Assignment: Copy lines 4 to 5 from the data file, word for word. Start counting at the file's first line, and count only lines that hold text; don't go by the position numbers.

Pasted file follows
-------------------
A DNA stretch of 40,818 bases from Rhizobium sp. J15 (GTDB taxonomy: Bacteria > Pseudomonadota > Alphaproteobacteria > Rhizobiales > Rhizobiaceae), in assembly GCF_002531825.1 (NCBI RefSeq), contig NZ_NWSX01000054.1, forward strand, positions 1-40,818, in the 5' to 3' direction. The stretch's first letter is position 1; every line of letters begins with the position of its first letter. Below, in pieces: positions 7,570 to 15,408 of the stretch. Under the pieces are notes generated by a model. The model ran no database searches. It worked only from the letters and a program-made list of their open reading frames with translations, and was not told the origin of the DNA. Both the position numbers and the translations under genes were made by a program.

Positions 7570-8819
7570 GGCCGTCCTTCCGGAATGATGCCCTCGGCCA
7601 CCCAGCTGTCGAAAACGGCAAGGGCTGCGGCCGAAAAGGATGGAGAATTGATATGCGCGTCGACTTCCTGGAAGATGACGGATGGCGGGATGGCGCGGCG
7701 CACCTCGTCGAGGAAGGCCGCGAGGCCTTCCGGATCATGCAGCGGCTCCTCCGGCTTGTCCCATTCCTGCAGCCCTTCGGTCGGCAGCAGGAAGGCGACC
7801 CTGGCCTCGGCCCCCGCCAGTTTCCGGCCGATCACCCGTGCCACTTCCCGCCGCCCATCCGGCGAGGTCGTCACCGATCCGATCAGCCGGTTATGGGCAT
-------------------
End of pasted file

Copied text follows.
7601 CCCAGCTGTCGAAAACGGCAAGGGCTGCGGCCGAAAAGGATGGAGAATTGATATGCGCGTCGACTTCCTGGAAGATGACGGATGGCGGGATGGCGCGGCG
7701 CACCTCGTCGAGGAAGGCCGCGAGGCCTTCCGGATCATGCAGCGGCTCCTCCGGCTTGTCCCATTCCTGCAGCCCTTCGGTCGGCAGCAGGAAGGCGACC